The situation, of course, advances a strong parallel to the conditions in modern Palestine, which is administered entirely by a system of Israeli checkpoints. Palestinians must carry proper identification and credentials to travel between areas, and even then are allowed to pass only at the pleasure of Israeli soldiers who man (and frequently close) the checkpoints themselves. As such, when Mohammad asks to retrieve clothes for his family from the now-restricted area, the Israeli soldier’s reply of “Be my guest” takes on a perverse undertone. Mohammad and his family are now guests in their own home, just as Palestinians have been converted into guests in their own land by the Israeli military.
The majority of the film, though, centers on the way in which Mohammad and his family deal with their occupation. At its heart is the question of just how such an intolerable situation is to be tolerated. Mohammad, for his part, refuses to leave, rejecting the prospect of becoming a refugee and instead suggesting that the best way to resist occupation is to strengthen one’s ties to land and home. His wife and children, however, disagree. Samia, cut off from her community and forced to spend all day with armed, foreign soldiers stomping around above her, suffers terribly. The eldest son, Yousef, begs to be allowed to stay at a friend’s (unoccupied) house, while the eldest daughter Mariam decries the injustice of their situation and argues that fighting and dying as resistors would be preferable to putting up with occupation. Jamal, the middle son, dreams of becoming a martyr and wreaking revenge for the humiliation he and his family are forced to suffer—a poignant and arrestingly lucid explanation of how “terrorists” are born. Rather than hatred of freedom, or (more ludicrous yet) jealousy of Western privilege, it’s all too clear to see that fantasies like Jamal’s are created by oppression, violence, and hopelessness. To strike back becomes, for many, the only way one can restore the dignity stripped by the violence of the occupiers.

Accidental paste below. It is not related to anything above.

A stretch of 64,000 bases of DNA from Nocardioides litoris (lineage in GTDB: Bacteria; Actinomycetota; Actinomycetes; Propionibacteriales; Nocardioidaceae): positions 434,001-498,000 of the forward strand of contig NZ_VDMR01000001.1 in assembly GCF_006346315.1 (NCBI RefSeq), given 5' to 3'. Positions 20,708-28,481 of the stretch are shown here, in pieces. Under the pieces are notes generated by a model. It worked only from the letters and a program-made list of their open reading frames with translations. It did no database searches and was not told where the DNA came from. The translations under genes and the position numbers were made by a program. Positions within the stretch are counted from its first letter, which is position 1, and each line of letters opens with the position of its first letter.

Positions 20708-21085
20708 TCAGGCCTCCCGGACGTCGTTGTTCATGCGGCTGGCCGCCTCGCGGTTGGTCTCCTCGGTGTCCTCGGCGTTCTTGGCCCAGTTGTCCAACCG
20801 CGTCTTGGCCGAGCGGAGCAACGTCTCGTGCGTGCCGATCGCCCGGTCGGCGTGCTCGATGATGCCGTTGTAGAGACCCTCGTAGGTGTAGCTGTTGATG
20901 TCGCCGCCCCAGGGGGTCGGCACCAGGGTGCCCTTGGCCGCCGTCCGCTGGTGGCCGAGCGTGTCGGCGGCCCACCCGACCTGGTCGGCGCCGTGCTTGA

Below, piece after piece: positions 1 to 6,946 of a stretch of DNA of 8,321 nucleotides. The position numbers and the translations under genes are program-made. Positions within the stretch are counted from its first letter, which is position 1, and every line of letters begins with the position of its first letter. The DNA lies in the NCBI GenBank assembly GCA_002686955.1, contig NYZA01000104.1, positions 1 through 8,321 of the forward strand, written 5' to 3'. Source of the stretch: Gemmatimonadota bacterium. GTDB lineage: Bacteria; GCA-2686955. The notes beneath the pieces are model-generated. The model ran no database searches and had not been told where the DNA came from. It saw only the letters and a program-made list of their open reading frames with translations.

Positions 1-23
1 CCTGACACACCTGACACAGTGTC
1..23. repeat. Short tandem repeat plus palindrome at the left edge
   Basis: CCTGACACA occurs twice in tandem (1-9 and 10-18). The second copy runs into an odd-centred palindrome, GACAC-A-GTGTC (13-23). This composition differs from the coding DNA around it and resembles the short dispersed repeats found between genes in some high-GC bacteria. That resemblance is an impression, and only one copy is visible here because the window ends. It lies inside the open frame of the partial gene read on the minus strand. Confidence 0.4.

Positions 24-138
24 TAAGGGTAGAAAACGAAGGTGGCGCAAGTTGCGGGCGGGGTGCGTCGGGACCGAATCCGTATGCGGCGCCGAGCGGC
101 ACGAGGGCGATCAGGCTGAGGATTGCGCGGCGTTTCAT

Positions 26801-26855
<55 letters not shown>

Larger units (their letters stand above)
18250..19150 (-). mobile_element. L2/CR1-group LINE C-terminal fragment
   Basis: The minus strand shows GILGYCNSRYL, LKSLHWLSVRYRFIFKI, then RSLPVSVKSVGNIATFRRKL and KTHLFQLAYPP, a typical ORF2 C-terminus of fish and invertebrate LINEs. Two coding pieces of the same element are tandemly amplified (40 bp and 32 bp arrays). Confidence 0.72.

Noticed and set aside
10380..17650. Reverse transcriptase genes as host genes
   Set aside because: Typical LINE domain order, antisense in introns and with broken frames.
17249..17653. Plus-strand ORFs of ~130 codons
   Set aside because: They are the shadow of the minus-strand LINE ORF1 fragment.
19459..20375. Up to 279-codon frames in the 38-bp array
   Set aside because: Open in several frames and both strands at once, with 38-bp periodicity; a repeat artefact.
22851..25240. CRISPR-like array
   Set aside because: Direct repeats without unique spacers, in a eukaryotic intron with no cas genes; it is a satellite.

Such conclusions, however, are not made explicit by the film and, for this, Private is all the more successful. Rather than present a diatribe of ideology or an exploitative melodrama, the film instead traffics in subtleties. The occupation is not shown simply in terms of suicide bombs and F-16s. Instead, it’s more artfully rendered, like in a scene where Yousef is forced to concentrate on his homework above the roar of a fighter jet circling above. Later, the occupying soldiers fire their weapons from the family’s balcony in the middle of the night. Unable to get back to the family’s locked living room (their “prison” room, as it comes to be called), the youngest daughter, Nada, can only take comfort from the glow of her father’s lighter, shining softly through the keyhole amid the terrifying din of machine gun fire.